Sunday, August 1, 2010

New Directions for Credit Cardholders- Tips

1. If your credit card company has lowered your credit limit, it may cause your credit score to decline. This is because your score is based in part on the percentage of your credit limit that you are using and how much you owe.

2. Under the new law, card issuers now must generally tell customers about certain changes in account terms — in areas such as interest rate and fee increases — 45 days in advance, up from 15 days in the past. In that same notice, they must inform consumers of their right to cancel the card before certain account changes take effect. These notices may come with your credit card bill or through a separate communication.

3. “no-interest” offers-you must pay off the entire purchase by the time the promotional period ends to take advantage of the zero-rate offer. If you don’t, the lender will charge you interest from the date you bought the item. You would then have to pay interest — at the lender’s standard rate — from the date of purchase.

4. Rewards_ For more information about using rewards programs wisely, see our article “Points, Cash Back and Other ‘Rewards’ from Your Bank: How to Cash In on the Right Deal,” in the Summer 2009 issue of FDIC Consumer News at

5. Parents of young adults have a new opportunity to teach responsible management of credit cards. The new law includes protections for young consumers, including a requirement that anyone under 21 who wants to obtain a credit card must have a qualified co-signer on the account or must prove he or she alone can repay any debt. This is intended to protect young people from getting overwhelmed by credit card debt. But it also offers an opportunity for parents to teach their kids about responsible use of credit cards.

6. Take additional precautions against interest rate increases. “Although the law puts new limits on interest rate increases, you need to remain vigilant,” Manley added. For example, while card companies cannot increase the interest rate on existing balances except in certain circumstances, they may raise rates on extensions of credit for new purchases as long as proper notice is provided.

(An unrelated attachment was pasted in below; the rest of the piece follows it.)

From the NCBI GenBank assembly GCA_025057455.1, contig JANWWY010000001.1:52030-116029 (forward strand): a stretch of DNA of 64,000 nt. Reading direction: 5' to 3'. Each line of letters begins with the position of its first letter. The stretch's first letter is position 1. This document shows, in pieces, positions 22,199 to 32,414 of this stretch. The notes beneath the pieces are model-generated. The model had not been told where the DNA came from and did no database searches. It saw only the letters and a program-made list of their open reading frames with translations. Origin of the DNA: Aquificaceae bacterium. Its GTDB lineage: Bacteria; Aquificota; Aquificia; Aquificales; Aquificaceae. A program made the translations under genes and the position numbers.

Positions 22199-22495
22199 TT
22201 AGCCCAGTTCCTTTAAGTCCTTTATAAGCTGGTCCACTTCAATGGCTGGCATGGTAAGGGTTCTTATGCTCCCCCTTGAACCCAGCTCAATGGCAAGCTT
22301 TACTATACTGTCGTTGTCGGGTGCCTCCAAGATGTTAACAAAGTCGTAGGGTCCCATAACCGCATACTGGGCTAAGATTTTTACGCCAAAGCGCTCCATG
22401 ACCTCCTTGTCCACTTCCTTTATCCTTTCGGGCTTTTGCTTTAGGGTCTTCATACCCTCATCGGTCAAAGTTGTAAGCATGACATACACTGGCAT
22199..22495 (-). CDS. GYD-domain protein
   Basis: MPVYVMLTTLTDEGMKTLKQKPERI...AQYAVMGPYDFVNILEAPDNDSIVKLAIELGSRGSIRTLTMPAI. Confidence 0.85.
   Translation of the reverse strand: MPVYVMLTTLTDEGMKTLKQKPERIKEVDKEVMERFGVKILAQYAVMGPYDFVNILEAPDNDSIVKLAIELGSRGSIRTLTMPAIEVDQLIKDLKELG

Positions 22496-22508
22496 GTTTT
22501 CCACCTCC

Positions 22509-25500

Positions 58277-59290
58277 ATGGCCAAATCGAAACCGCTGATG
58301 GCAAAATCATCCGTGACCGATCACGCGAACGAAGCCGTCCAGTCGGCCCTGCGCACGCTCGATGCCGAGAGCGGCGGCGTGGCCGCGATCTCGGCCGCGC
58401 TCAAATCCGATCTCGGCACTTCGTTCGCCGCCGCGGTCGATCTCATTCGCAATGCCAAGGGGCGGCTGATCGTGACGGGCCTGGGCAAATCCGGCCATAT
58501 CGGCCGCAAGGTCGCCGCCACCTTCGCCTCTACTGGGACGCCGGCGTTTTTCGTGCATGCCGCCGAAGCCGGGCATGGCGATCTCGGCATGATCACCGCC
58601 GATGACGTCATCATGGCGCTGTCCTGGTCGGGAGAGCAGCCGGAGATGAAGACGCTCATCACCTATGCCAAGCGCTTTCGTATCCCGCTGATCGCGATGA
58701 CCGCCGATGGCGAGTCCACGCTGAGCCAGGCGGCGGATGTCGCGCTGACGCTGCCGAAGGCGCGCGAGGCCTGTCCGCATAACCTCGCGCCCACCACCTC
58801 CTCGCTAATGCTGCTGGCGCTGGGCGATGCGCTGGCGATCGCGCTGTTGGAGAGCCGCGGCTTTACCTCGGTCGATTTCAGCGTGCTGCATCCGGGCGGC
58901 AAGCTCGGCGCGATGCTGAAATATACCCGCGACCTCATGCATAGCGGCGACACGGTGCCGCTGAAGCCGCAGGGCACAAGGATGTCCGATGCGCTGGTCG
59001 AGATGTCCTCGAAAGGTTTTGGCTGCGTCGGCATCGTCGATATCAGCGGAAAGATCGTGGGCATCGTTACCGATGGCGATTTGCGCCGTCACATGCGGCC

“If you receive a notice that your interest rate is increasing,” Manley said, “determine whether you have another way to make future purchases, such as by waiting until you have saved enough money for the purchase or by using a card with a lower interest rate.”

Rate increases also may come in another form. For example, some fixed-rate cards may be converted to variable-rate cards after a notice has been sent to cardholders. This would result in variable rates being applied to new balances.

Also note that a credit card company can increase the rate on an existing balance if the consumer fails to send the minimum payment within 60 days of the due date. So, it’s very important to avoid being more than 60 days late on a credit card. If you miss a due date, you can avoid a “penalty” interest rate on that existing balance by getting your payment in within 60 days. And if you’re more than 60 days late and that does trigger a rate increase, get current on your credit card payments as soon as possible and then start consistently paying on time. Card issuers are required to reduce the penalty rate if they receive prompt payments for six months.

In general, what else can you do to get the best rates? Keep in mind that a credit score is built up over long periods, not just over one or two years, so make all your loan payments on time. Even if you have past blemishes, you can improve your credit score over time by managing your credit well. Be aware that if you can only afford to pay the minimum amount due, you probably won’t get the best rates. But if you can pay more than the minimum each month — as much more as possible — that will work in your favor.

Also, carefully read the terms of a new credit card before using it. If the card has a high interest rate or fees, shop around for a better offer.

According to the American Bankruptcy Institute, more than 1.6 million Americans could file for bankruptcy by the end of 2010.